Managing Links and URLs with T4MVC

To help tame large applications and organize site functionality, ASP.NET MVC 2 introduced the concept of areas. Areas allow you to segregate controllers, models, and views into different physical locations, with the area-specific pieces in a single area folder. This article shows how T4MVC templates help you generate URLs and links between areas.

This article is based on ASP.NET MVC 4 in Action, published in May 2012. It is being reproduced here by permission from Manning Publications. Manning early access books and ebooks are sold exclusively through Manning. Visit the book’s page for more information.

Authors: Jeffrey Palermo, Jimmy Bogard, Eric Hexter, Matthew Hinze, and Jeremy Skinner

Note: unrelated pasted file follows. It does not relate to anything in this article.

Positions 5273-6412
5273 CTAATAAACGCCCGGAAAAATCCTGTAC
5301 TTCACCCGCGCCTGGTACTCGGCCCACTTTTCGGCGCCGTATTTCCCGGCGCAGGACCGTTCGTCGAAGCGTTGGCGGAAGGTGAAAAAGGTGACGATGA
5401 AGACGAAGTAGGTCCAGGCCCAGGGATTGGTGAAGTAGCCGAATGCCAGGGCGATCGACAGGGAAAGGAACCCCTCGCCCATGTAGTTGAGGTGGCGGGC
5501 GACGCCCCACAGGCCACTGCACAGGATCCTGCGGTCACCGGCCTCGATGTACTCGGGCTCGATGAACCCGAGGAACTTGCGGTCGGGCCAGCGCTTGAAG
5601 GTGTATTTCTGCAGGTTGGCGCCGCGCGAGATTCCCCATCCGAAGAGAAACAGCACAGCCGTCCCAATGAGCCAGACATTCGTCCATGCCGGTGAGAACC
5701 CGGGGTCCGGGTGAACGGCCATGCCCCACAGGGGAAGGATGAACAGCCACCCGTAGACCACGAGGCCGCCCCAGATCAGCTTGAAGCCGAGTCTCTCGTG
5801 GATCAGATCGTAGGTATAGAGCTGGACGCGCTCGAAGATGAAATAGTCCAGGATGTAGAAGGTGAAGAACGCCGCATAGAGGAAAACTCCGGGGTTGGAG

ASP.NET MVC 4 in Action Out of the box, ASP.NET MVC contains many opportunities to get tripped up with magic strings, especially with URL generation. Magic strings are string constants that are used to represent other constructs, but with an added disconnect that can lead to subtle errors that only show up at runtime. For example, many ASP.NET MVC methods accept string parameters that refer to controller classes and action methods. Renaming the controller or action does not update these strings, causing the application to break at runtime. To provide some intelligence around referencing controllers, views, and actions, the T4MVC project helps by generating a hierarchical code model representation for use inside controllers and views. The T4MVC project uses Microsoft’s T4 templating engine to provide a simplified way to reference controllers, actions, and views.